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In the Wake of the Great RebellionRepublicanism, Agrarianism and Banditry in Ireland After 1798$
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James G. Patterson

Print publication date: 2008

Print ISBN-13: 9780719076930

Published to Manchester Scholarship Online: July 2012

DOI: 10.7228/manchester/9780719076930.001.0001

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Galway and Mayo

Galway and Mayo

Chapter:
(p.110) 6 Galway and Mayo
Source:
In the Wake of the Great Rebellion
Author(s):

James G. Patterson

Publisher:
Manchester University Press
DOI:10.7228/manchester/9780719076930.003.0007

This chapter closely examines the massive wave of agrarian agitation which manifested itself in Galway and Mayo during the winter of 1798–1799. On 22 August 1798, prophesies of a French invasion were apparently fulfilled with the appearance of a small squadron in Killala Bay. Unfortunately, the great rebellion of 1798 had been suppressed several weeks earlier. Nonetheless, the tiny French army was joined by thousands of Irish volunteers. In the succeeding 200 years, historians have failed to explain satisfactorily what drove as many as 10,000 supposedly complacent Irish peasants to partake in such an apparently ill-conceived endeavour. The existence of an underground Catholic gentry with long-term connections to the continent and the interrelated presence of a pervasive smuggling culture, coupled with traditional agrarian discontent, had produced a deeply rooted, albeit unfocused, anti-state mentalité into which the radical organizations tapped.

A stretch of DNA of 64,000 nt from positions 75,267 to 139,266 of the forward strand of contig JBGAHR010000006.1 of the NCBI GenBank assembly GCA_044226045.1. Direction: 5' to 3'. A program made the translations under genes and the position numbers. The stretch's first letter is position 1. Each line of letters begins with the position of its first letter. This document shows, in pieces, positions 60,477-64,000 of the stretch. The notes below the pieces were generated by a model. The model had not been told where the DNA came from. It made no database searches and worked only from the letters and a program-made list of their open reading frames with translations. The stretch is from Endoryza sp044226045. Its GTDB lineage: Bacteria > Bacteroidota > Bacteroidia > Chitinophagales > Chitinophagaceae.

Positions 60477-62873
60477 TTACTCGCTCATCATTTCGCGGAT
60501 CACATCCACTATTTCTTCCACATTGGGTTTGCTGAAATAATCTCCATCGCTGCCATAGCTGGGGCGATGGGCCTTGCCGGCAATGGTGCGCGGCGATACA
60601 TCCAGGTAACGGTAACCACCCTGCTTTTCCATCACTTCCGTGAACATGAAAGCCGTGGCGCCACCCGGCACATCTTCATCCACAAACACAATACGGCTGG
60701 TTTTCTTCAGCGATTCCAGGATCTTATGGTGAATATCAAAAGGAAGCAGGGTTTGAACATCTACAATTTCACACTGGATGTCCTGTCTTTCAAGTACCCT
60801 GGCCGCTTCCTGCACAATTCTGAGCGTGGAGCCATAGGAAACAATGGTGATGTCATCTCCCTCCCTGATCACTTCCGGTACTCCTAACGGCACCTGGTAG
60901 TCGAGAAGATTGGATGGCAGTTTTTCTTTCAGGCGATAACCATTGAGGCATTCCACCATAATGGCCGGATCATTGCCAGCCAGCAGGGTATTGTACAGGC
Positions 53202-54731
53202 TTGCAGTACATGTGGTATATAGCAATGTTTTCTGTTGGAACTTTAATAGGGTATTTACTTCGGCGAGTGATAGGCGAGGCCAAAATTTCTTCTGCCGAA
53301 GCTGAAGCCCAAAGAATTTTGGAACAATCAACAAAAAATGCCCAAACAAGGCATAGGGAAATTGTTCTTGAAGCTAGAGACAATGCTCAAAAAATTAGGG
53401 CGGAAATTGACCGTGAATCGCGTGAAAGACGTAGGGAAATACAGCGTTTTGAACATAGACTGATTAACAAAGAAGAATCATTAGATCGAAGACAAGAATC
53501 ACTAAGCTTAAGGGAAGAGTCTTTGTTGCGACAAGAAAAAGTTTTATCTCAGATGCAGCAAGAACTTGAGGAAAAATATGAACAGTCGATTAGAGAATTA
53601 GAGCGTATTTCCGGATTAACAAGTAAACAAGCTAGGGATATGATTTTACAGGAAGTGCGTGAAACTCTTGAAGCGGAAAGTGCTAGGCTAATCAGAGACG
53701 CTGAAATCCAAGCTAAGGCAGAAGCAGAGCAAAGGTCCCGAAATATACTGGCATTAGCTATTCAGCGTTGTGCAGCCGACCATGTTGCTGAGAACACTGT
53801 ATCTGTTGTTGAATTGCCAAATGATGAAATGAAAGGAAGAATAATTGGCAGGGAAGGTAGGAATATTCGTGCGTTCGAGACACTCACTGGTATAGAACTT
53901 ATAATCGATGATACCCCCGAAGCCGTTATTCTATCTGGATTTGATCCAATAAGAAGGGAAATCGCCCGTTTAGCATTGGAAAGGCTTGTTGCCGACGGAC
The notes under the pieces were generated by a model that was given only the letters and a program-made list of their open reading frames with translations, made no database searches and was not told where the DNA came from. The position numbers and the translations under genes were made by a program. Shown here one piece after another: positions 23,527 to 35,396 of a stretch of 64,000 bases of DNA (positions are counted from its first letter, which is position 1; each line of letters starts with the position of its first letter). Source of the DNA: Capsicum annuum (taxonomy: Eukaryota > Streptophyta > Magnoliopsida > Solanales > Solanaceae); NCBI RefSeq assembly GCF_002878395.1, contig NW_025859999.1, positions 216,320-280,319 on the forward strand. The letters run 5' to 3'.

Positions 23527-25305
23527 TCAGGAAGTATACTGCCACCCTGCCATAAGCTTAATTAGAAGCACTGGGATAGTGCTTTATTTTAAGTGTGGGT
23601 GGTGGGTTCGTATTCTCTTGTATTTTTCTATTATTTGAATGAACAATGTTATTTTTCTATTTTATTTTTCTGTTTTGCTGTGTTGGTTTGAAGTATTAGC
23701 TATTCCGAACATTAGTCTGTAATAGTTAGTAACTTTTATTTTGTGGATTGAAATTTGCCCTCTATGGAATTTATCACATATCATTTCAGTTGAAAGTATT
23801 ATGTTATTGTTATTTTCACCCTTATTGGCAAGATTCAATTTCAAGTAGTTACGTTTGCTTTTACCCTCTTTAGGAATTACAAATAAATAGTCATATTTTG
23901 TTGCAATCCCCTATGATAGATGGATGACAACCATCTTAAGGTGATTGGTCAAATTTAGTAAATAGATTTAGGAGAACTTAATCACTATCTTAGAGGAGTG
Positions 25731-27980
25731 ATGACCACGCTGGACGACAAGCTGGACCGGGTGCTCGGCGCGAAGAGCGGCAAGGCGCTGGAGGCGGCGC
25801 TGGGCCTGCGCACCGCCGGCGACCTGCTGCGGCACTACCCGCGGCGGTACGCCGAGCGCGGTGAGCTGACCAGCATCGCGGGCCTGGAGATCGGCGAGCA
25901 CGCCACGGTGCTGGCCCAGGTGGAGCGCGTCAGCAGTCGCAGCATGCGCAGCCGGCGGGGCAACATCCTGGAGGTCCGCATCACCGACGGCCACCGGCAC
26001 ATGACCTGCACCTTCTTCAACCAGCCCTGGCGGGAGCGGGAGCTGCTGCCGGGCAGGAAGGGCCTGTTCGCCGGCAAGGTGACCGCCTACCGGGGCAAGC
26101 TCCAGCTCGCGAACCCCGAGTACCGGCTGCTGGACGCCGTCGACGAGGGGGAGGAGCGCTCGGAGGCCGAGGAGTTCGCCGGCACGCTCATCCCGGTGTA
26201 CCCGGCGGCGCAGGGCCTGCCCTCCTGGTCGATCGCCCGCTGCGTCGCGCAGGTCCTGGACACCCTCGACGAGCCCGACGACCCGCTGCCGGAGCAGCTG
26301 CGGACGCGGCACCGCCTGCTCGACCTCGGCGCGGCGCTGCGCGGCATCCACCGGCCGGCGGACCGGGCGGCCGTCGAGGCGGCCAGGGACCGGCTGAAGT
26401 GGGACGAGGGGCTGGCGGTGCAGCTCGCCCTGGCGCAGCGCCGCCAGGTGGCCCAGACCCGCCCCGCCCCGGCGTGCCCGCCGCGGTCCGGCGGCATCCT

Keywords:   Galway, Mayo, agrarian agitation, French invasion, Irish volunteers, French army

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